Josh on Hil's Persistence, And Notes on Skepticism Pending
By the way, I'm working on a response to the lively debate going on in the comments of my recent posts about the Resurrection. But I've been busy, between moving all my stuff and writing book stuff, and I even have some meetings tomorrow. But the first commenter (the Kansas City commenter) raised a really interesting question, which was echoed by Daniel: What do you gain from skepticism? Why pursue doubt in the first place?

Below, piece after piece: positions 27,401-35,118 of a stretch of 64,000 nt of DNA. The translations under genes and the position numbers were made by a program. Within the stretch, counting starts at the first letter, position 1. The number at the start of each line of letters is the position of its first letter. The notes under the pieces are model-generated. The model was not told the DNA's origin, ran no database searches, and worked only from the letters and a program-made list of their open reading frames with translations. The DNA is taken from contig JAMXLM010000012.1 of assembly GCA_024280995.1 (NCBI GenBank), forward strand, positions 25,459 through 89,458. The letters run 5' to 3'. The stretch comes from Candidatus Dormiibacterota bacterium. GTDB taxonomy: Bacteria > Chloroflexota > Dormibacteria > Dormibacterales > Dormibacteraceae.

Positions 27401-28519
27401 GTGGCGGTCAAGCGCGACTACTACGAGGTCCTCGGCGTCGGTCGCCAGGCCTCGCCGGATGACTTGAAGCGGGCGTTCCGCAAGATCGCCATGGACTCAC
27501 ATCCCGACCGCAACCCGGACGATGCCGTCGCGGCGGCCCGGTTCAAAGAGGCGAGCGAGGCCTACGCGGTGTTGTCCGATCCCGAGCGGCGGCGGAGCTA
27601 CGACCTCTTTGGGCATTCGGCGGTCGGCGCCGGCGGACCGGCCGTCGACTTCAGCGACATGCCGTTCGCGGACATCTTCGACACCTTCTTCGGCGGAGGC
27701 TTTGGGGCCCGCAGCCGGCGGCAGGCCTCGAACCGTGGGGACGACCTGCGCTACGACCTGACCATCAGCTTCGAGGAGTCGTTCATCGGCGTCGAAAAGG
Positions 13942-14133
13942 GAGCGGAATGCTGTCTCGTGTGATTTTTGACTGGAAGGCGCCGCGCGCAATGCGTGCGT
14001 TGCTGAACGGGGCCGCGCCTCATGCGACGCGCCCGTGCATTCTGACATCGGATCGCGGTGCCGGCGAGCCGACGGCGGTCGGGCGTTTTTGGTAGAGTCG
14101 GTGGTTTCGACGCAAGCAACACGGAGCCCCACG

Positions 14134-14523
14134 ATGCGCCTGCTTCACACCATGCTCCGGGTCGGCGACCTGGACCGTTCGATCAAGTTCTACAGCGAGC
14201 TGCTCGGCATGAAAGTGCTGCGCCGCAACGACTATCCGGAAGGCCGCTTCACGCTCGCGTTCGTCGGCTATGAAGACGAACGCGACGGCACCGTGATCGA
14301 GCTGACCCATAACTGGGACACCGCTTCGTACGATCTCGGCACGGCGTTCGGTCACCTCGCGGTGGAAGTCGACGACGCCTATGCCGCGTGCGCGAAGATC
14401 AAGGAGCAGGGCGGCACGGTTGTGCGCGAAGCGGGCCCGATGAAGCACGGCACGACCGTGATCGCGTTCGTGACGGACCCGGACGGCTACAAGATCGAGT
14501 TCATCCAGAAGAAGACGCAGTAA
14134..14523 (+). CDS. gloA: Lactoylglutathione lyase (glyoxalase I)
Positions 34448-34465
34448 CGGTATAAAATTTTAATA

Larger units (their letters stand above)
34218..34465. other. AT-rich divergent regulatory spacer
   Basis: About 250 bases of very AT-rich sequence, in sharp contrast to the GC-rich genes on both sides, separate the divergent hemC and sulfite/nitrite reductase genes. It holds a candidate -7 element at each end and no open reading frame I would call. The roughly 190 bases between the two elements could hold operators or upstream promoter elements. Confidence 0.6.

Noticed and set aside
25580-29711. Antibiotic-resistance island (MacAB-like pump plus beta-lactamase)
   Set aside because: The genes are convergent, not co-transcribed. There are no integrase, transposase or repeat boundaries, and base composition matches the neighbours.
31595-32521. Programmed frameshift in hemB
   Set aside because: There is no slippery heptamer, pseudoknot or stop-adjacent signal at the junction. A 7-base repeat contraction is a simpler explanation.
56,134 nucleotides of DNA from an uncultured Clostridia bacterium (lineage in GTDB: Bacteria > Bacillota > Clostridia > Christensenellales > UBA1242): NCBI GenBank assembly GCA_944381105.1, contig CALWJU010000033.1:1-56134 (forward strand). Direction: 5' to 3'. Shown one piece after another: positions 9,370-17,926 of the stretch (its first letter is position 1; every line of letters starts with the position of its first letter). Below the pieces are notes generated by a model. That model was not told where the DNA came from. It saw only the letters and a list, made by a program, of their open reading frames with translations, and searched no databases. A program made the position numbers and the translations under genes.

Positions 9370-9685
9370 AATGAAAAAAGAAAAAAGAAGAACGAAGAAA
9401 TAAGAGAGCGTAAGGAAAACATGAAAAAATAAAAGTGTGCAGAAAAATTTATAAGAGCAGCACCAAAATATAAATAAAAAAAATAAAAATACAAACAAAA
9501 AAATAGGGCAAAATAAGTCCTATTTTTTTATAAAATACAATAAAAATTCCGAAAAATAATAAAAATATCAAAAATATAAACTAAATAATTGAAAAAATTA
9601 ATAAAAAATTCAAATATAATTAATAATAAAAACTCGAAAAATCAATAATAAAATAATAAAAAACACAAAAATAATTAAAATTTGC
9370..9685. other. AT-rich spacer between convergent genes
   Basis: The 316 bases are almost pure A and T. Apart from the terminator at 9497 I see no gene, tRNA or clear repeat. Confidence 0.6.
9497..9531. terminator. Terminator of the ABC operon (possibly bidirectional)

I'm about halfway finished with my own pokings at the question, but in the meantime, I just thought I'd mention a neat thing I read by Brian McLaren (in his A Generous Orthodoxy, which I decided to reread today), where he distinguishes between the hermeneutic of skepticism and the hermeneutic of love. (I.e, a reading of the Bible that seeks to doubt everything, versus a reading of the Bible that's rather more hopeful and forgiving.) I think it's a sort of false dichotomy--since most scholars I know are actually Bible fans; they just find it easier to see what the book really says if they try not to impose their own faith on it--but it's also a helpful difference to notice from the sidelines if you want to have a conversation. It's a really good book, and if I had a highlighter, I'd have used it five times in the first four chapters. Check it out.